Poor remuneration, quota system hamper AU Commission staff recruitment

Accra- Ghana (PANA) -- The uncompetitive remuneration package offered by the African Union (AU) Commission and limitation imposed by its quota system have hampered efforts to recruit competent staffers for the Commission, sources at the Commission told PANA Friday.
Consequently, the Commission, which has not been able to fill all the available vacancies in the establishment, has made a proposal on fresh "compensation package", details of which were not made available.
The Commission has also stressed the need for member states that have yet to fill their quota to encourage their nationals to apply for professional posts that are being advertised.
It also called for the provision of the necessary financial resources to enable the Commission to complete the recruitment process.
The AU Commission currently has 651 staff members, including 42 who have just been recruited and are yet to start work.
The number represents a big leap from the Commission's 284 staffers in 2003, but falls short of the overall total of 912 staff distributed into 10 elected officials, 454 professional staff and 448 General Service staff.
Indications are that the current meeting of the Executive Council (foreign ministers) in Accra, which is preparing the agenda for the 9th ordinary summit of the AU 1-3 July, will give the go ahead for the Commission to take the necessary measures to address the morale and motivation problems among the staff, which the council believes are also obstacles to attracting and retaining competent staff.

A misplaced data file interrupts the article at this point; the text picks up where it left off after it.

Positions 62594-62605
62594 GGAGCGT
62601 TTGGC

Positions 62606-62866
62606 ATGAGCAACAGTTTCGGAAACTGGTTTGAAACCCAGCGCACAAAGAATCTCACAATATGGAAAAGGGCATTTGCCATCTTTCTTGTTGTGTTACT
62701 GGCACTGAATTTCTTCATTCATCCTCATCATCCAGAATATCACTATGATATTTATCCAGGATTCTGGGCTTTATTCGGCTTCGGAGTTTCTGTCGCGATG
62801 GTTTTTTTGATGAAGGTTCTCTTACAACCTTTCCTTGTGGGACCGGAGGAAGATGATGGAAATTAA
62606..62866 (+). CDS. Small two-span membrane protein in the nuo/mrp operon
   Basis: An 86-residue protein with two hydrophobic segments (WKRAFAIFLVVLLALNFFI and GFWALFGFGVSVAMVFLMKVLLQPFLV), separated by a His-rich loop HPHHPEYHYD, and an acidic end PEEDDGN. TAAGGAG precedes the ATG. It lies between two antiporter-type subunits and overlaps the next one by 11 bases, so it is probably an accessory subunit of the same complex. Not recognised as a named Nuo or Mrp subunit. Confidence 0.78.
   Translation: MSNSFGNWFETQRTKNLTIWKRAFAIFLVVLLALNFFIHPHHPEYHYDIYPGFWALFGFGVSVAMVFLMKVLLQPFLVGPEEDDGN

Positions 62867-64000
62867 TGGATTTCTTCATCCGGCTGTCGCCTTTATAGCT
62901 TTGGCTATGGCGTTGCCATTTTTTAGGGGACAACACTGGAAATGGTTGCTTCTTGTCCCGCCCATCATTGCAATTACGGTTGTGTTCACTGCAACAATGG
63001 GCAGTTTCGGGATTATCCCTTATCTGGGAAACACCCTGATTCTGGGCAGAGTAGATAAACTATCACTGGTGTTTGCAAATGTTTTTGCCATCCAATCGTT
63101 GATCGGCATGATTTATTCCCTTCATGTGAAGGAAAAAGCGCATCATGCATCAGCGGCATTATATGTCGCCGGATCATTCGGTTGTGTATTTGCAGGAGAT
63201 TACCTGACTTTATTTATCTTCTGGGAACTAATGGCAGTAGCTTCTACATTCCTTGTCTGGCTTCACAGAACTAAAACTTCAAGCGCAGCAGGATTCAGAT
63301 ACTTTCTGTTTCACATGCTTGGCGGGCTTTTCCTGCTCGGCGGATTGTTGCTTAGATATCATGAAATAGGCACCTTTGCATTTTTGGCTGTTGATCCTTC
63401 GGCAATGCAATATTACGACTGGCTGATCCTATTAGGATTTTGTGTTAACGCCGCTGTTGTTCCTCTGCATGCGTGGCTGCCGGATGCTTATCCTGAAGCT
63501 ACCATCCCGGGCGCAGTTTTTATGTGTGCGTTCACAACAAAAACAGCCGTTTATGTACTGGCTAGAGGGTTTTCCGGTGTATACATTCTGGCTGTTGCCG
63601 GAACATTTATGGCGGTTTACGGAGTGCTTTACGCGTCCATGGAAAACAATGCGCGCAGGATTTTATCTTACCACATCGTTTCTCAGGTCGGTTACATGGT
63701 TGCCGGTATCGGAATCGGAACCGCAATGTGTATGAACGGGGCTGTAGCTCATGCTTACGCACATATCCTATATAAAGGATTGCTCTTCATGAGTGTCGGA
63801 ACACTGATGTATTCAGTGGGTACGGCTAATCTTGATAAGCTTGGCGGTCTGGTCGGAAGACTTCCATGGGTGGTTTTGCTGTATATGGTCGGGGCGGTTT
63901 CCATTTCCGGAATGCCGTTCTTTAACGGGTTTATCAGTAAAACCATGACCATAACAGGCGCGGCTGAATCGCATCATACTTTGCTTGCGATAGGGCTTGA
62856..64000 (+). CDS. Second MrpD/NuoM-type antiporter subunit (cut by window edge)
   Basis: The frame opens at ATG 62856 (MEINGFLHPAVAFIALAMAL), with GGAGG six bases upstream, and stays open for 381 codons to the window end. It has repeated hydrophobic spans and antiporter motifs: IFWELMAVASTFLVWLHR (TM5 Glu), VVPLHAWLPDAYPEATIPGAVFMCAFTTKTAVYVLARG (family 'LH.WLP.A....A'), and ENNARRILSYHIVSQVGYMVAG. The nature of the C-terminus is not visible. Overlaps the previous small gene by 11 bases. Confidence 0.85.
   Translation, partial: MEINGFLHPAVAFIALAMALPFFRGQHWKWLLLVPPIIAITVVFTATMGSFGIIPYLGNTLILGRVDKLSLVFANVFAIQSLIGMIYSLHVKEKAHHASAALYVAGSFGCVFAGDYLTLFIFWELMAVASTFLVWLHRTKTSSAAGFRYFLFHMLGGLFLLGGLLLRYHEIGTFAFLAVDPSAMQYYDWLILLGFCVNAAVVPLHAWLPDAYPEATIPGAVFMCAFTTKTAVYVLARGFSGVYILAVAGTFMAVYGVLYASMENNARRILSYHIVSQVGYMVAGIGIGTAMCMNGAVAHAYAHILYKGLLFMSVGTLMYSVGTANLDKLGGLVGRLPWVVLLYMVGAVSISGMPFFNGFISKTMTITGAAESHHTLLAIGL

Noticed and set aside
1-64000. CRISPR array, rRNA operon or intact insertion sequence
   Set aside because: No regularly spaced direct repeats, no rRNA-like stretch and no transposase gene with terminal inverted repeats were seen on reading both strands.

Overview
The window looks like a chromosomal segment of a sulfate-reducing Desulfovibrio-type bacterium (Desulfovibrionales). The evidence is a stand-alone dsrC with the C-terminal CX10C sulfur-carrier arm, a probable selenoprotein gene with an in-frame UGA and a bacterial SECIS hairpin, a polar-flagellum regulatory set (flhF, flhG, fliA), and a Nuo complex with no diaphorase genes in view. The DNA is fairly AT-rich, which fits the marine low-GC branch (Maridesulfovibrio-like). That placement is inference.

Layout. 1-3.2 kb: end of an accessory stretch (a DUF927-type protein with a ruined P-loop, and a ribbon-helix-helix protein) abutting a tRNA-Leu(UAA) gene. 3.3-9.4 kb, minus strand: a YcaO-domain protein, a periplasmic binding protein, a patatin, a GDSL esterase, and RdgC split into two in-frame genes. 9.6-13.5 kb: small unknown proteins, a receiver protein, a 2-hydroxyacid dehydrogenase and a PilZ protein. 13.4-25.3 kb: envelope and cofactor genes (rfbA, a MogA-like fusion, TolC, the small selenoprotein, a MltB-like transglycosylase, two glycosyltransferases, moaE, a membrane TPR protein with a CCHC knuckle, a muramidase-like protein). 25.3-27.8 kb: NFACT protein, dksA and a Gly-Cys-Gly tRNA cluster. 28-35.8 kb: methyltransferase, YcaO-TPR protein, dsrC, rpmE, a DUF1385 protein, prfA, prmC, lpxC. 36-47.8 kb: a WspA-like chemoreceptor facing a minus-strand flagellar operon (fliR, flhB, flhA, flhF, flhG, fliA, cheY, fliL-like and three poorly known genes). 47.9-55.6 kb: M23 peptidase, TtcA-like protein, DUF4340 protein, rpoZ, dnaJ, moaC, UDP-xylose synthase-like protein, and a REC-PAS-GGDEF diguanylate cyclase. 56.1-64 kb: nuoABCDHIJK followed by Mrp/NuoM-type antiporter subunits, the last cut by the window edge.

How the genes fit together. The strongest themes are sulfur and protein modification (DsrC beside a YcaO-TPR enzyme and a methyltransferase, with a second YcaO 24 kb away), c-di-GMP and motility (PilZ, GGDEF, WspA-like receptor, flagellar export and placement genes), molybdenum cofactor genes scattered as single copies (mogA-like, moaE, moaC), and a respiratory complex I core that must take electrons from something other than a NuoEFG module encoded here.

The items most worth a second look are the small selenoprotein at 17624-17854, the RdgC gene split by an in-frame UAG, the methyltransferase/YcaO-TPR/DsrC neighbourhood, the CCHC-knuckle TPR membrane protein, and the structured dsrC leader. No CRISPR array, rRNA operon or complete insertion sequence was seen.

Already, the Permanent Representative Committee (PRC), which met in the Ghanaian capital 25-26 June, has challenged the Commission on the question of gender balance, with most of the staff members still males; the status of the staff inherited from the defunct OAU and the use of services of consultants.
The PRC has also tasked the Commission on the need to freeze the recruitment in the General Services, where the approved establishment had been exceeded; the need to advertise vacancies in member states and the need to consider the confirmation of staff acting for a long period on a vacant position, among others.

29 june 2007 13:39:00




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